Customers find ways around tray return system

Left: A customer at Marsiling Mall Hawker Centre carrying her food without using a tray. Above: At Bukit Merah Central food centre, used crockery and cutlery are left behind on tables.
A customer at Marsiling Mall Hawker Centre carrying her food without using a tray. ST PHOTO: ALPHONSUS CHERN
Left: A customer at Marsiling Mall Hawker Centre carrying her food without using a tray. Above: At Bukit Merah Central food centre, used crockery and cutlery are left behind on tables.
At Bukit Merah Central food centre, used crockery and cutlery are left behind on tables.ST PHOTO: LIM YAOHUI

Many seen not taking trays at food centres, with some returning them but leaving used crockery

It may be no easy task persuading people to return their trays at hawker centres, even with a system being rolled out that has customers paying a deposit that they get back when they return their trays.

At two hawker centres in Singapore that charge such a deposit, many people get around the system by simply not taking a tray.

Hawkers at Marsiling Mall and Bukit Merah Central food centres said 50 per cent to 90 per cent of their customers refused a tray.

These two centres are the first of up to 25 that will eventually use a tray return system which, along with centralised dish-washing services, is a means to boost productivity in a tight labour market.

Customers are charged $1 at Bukit Merah Central food centre, while patrons are charged 50 cents in Marsiling.

At Marsiling Mall Hawker Centre yesterday, which was about 90 per cent full at lunchtime, most customers The Straits Times observed did not take trays for their orders.

There were also used bowls and plates left on tables.

MIXED VIEWS ON FEE SYSTEM 

Most diners don't want to incur extra cost for trays: Hawkers

Hawkers there told ST that customers do not want to incur the extra cost of 50 cents a tray.

A 59-year-old dessert stall hawker, who wanted to be known only as Mr Chan, said nine in 10 of his customers do not take a tray.

Before the system was in place, almost everyone would take one.

Mr Chan, who has been in the business for more than 30 years, said he has had unhappy customers demanding to know why they have to pay an extra fee.

One customer, Mr Ye Ah Mao, 65, who is unemployed, echoed the views of those who do not want to return their trays.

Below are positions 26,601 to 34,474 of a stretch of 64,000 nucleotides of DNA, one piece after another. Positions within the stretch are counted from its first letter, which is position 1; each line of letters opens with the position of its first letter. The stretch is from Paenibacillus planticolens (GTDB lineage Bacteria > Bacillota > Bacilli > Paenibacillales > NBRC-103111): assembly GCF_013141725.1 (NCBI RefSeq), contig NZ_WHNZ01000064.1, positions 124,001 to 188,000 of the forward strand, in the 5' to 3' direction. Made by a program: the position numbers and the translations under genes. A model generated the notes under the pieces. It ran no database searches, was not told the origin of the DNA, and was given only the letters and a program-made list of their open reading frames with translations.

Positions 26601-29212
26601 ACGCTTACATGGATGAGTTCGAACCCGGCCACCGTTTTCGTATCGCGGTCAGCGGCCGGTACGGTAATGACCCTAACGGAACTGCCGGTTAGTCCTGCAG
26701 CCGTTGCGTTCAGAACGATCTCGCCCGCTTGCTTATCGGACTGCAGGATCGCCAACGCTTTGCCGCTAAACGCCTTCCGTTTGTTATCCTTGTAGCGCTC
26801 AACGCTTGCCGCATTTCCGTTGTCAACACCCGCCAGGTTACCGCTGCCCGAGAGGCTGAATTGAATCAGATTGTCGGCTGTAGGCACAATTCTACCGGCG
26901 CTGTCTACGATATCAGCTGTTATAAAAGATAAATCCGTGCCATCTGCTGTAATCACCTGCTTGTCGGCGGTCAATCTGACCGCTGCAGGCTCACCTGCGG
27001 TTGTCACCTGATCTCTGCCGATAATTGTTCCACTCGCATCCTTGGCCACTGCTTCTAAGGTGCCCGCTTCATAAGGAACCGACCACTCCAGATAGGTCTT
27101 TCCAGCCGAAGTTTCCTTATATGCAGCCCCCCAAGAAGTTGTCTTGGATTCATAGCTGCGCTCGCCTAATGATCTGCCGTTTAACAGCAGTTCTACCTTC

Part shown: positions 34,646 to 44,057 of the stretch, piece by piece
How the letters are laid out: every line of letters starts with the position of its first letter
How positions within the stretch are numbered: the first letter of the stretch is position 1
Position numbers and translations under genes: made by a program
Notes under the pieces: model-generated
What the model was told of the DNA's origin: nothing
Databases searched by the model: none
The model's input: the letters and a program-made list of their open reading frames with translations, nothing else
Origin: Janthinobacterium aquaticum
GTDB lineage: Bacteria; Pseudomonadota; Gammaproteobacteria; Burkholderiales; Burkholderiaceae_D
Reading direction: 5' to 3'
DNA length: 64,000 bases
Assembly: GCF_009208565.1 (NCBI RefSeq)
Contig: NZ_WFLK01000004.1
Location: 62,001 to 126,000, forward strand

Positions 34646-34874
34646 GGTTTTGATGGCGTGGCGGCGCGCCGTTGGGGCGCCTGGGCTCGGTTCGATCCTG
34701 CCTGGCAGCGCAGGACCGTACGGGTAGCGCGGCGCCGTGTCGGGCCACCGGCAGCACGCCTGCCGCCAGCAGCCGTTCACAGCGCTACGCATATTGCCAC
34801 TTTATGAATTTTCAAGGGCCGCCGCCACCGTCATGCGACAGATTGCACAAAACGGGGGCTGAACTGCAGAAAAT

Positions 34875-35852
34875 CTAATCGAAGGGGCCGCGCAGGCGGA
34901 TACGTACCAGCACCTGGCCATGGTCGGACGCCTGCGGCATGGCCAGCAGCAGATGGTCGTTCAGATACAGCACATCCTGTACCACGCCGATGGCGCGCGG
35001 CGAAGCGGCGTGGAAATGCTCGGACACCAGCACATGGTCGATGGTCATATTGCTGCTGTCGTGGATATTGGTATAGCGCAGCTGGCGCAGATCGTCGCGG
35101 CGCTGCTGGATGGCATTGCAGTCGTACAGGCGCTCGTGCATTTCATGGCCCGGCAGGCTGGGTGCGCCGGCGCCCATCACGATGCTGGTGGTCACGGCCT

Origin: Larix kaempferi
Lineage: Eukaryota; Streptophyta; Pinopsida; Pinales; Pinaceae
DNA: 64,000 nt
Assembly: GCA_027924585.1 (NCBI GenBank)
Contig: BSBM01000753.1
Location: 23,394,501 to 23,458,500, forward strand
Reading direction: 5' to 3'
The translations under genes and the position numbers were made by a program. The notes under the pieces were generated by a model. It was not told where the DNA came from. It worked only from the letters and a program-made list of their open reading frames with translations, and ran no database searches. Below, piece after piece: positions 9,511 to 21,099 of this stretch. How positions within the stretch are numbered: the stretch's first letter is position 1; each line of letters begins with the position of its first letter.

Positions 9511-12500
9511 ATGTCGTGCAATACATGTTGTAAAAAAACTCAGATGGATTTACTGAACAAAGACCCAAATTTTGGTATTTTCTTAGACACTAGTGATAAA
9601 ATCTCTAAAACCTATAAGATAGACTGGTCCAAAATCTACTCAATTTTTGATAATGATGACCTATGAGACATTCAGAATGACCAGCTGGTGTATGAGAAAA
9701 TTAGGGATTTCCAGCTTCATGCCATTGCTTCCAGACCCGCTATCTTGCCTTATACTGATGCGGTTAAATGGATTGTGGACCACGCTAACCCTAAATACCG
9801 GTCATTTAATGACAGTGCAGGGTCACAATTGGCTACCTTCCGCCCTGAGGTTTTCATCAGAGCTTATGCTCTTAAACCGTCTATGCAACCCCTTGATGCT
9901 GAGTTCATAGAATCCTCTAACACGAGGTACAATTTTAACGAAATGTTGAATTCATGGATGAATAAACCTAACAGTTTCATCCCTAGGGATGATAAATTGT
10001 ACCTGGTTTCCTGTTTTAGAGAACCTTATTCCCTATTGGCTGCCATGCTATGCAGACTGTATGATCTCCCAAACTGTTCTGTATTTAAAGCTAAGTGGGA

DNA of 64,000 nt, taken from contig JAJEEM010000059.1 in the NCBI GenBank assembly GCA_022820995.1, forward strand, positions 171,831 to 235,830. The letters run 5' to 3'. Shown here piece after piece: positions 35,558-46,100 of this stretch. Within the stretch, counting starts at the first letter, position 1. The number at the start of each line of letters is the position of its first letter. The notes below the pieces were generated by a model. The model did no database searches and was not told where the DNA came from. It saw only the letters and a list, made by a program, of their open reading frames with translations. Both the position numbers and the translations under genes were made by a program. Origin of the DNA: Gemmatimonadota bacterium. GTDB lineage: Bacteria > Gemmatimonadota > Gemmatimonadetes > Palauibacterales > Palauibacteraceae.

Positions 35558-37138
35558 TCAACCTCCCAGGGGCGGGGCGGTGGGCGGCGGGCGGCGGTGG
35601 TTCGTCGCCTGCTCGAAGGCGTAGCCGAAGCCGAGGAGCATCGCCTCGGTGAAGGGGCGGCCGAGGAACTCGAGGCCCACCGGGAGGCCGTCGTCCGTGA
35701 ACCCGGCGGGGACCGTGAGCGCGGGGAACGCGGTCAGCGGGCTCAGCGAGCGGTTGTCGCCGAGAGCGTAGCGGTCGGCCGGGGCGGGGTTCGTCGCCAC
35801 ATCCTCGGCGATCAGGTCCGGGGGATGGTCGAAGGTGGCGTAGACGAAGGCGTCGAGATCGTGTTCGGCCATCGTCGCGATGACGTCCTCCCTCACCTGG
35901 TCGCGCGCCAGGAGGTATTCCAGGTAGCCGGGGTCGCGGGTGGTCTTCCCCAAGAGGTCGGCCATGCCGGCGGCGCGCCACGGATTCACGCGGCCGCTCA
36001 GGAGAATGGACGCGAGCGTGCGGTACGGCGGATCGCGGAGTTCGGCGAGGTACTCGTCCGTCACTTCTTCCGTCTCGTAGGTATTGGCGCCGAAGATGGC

He said: "It is so troublesome because I have to walk so far to the tray return station.

"During peak hours, I also have to queue up to return the tray."

 

Cleaners there had varying views, with one saying that some customers even return just the tray and leave the used crockery and utensils on the table, but another noting that people generally do return their trays.

The dinner crowd at Bukit Merah Central food centre was thin but hawkers there told ST that there had been a noticeable difference in cleanliness since the system was rolled out, even though many customers, just as in Marsiling, do not want to pay the extra expense and decline to take a tray.

One Indian food stall owner pegged the number of his customers who refuse a tray at seven out of 10.

But Mr Tan Hock Soon, 59, a drinks stall owner, said the majority of customers do return the crockery and utensils they use.

"It solves the problem of birds coming to eat the leftovers on the table. There used to be a lot of birds but now, there are fewer," he said.

By and large, customers seemed to accept the necessity of clearing up after themselves, but reactions to the tray deposit system were mixed.

Civil engineer Nurul Ain, 24, said the scheme will develop a tray-returning habit in customers.

"Sometimes, when people forget (to return) their trays, I will help them to do so. It earns me an extra $1 and I can help to keep the place clean," she said.

Ms Lim Mei Chun, a manager at a pharmaceutical company who is in her 30s, felt that a reward scheme giving people points for returning their trays, which they can redeem for freebies, would be more effective.

"It is a starting point. Once the habit of returning trays is built into people, these incentives will not be needed as much," she added.

However, Mr Eric Mao, 44, a manager at an electronics company, said hawker centre managements should be stricter and make it compulsory for patrons to take a tray.

"The system fails if people choose not to take the tray and end up leaving all their bowls on the table," he said.

Advocating patience, Dr William Wan, general secretary of the Singapore Kindness Movement, said it will take time for the public to adopt a habit of returning trays.

"We can use constant yet subtle reminders, like posters, to educate and remind the public to be considerate and clear the tables for the next diner, especially during peak hours," he said.

He also urged parents to inculcate this value in their children. "If we make it enough of a habit at home, it will be a natural habit to us everywhere else."

A version of this article appeared in the print edition of The Straits Times on January 31, 2018, with the headline 'Customers find ways around tray return system'. Print Edition | Subscribe